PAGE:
I'm a glass-half-full kind of guy; a lifelong Philadelphia sports fanatic has to be. But even I get down sometimes, particularly when I run up against the Philly "can't-do" mentality.

It's an attitude that sighs at the prospect of a heavy lift. It's why we still have a major highway cutting off access to the Delaware River. And it's why we don't have a ballpark in Center City, putting feet on our streets and disposable income into our economy.

We have a leadership vacuum and, consequently, an allergy to big ideas. We don't tackle the hard stuff. The status quo reigns. If you're a lifer, like me, it can wear on you, man.

But lately I've been finding my spirits lifted by a bevy of newcomers, young disrupters who refuse to sign on to the script. I've introduced you to some of them. Often, they're very young and not yet jaded, so they think nothing of saying to themselves, "There must be a better way."

This is a new thing for Philly. As young, engaged citizens migrate here from higher-cost urban areas (keep those rents rising, Brooklyn!), a cacophony of voices is starting to be heard: Experiment! Think big! Be willing to fail!

One of them is Jeri Lynne Johnson, 40, an African American classical music conductor who has refused to follow conventions. She has built a groundbreaking orchestra at a time when orchestras around the country find themselves in death spirals at least partly of their own making.

Johnson's is called the Black Pearl Chamber Orchestra, and it's a first-rate ensemble, the region's only three-time winner of a Knight Foundation Arts Challenge grant. Its uniqueness is in its sound and its look. Black Pearl has 40 members from a variety of backgrounds - African American, white, Latino, Asian, Middle Eastern - and its playlist has a decidedly multicultural feel.

Its players come from places such as New York's Juilliard School and our own Curtis Institute. So Johnson is proving a principle at work in other arenas, from the military to professional sports: Standards of diversity and of excellence are not mutually exclusive.

"When you have a sea of white faces on the stage, that sends a message," Johnson said. Before their audiences hear a note, too many orchestras are telling them: This is not for you. Johnson has experienced the insularity of her field firsthand, and it made her determined to build something of her own.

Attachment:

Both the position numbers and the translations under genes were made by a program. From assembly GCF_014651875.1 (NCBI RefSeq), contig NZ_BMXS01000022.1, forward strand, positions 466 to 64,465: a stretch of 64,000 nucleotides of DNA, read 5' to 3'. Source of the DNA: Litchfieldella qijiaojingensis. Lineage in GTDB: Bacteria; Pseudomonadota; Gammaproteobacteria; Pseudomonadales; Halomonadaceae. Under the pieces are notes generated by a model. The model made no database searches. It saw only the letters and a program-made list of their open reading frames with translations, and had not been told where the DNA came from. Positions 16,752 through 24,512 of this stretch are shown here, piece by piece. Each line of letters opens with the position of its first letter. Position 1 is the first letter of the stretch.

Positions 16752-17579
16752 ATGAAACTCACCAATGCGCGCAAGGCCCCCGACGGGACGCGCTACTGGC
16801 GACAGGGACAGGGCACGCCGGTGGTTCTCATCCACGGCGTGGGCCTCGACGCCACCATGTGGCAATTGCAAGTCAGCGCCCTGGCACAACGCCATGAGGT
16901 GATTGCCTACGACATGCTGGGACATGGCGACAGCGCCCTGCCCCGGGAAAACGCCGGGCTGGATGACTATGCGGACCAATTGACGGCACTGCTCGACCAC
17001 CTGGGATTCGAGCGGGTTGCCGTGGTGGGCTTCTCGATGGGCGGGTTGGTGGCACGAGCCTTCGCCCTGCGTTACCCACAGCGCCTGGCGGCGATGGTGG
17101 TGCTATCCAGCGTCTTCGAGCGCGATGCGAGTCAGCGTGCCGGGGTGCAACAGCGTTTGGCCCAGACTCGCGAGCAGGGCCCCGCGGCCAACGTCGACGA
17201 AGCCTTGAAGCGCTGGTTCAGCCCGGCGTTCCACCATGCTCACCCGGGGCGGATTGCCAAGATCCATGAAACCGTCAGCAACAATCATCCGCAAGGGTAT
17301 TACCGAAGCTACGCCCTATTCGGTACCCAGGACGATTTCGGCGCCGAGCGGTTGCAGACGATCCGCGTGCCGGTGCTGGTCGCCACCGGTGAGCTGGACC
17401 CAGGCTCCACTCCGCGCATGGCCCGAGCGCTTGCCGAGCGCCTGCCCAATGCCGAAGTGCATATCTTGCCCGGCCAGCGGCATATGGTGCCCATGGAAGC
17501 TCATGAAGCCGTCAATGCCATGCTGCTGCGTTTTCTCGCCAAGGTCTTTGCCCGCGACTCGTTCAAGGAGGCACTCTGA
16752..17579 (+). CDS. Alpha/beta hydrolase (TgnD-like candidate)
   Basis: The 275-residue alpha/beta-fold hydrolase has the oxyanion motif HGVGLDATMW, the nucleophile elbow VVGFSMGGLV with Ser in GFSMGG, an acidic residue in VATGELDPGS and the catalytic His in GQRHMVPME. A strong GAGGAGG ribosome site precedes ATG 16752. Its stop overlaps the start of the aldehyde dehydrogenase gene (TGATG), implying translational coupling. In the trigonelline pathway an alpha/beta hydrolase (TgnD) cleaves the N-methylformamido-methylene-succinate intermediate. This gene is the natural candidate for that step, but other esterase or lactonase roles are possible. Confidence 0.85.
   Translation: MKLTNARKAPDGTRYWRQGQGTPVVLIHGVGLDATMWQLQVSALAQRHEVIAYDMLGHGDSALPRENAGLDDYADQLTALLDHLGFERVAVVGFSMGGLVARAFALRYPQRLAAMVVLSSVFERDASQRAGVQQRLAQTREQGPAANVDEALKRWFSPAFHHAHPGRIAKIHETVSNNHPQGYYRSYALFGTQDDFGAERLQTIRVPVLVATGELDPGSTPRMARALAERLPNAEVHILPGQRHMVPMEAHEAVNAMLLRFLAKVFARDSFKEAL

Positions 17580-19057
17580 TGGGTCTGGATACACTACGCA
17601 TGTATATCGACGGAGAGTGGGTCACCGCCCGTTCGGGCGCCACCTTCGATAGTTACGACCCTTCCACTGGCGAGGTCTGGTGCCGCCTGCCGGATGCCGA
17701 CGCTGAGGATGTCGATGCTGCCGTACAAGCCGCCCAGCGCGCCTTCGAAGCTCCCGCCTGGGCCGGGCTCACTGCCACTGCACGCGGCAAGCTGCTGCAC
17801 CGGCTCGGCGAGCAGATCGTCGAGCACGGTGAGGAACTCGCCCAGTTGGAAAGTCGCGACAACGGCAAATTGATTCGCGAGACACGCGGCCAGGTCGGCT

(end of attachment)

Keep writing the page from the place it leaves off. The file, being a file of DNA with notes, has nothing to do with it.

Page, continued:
Johnson first came to the city in 2000 to be assistant conductor of the Chamber Orchestra of Philadelphia. Seven years later, she was a finalist for a California orchestra's music director position when the head of the search committee told her she didn't make the cut. "You don't look like what our audience expects our conductor to look like," Johnson remembers him saying.

"It was like a punch to the gut," she said. But it didn't take her long to see opportunity in the setback. "I wasn't about to get on my political soapbox and yell and scream, or sue," she said. "Clearly I couldn't change: I'm a young black woman. So the more I thought about it, the more I realized that being outside of the system was the only way to effect the real, radical change the system required."

So, in 2007, Black Pearl was born. Johnson was helped by her willingness to, as she put it, practice "outsider innovation." There were personal factors as well. "Anger is a powerful motivator," she said, referring to the fallout from her experience in California. "I tell people all the time, 'Embrace anger in a positive way to make positive change.' "

Plus, she couldn't fail. "Funding and getting Black Pearl up and running was the exit strategy for my divorce," she said, laughing.

Soon the Philadelphia Orchestra was filing for bankruptcy while Johnson was performing seven concerts a year, paying her players on time and creating a fun experience for her casually dressed, youthful audiences.

Turns out she had an entrepreneurial flair, inherited, no doubt, from her father, Jerry Johnson, a financial executive. As Black Pearl grew, Johnson learned it's easier in many ways to align a start-up with new market realities than it is to get an existing brand to change the way it has always done things.

"Every year, orchestras spend thousands of dollars on ambitious marketing surveys, and I'm convinced they keep surveying because they don't like the results that come back," she said. Those results: Change or die. Sadly, many local institutions seem to be opting for the dying route.

In diversifying the players of the music and the music played, Johnson may be onto something. After all, classical music used to unite the old and the new, the haves and the have-nots. As the New York Times pointed out this month, a century ago, "classical music thrived in a nation of immigrants," and orchestras "were flagship institutions that helped to put American cities on the cultural map."

Today, the Los Angeles Philharmonic is thriving, thanks to the populist flair of its charismatic leader, Gustavo Dudamel. As at Johnson's concerts, a night at the symphony in L.A. doesn't require wearing a monocle or talking pretentiously.

Black Pearl hasn't set a date for its next performance, but it will be in the fall. I'll be there. And I'll be wearing jeans.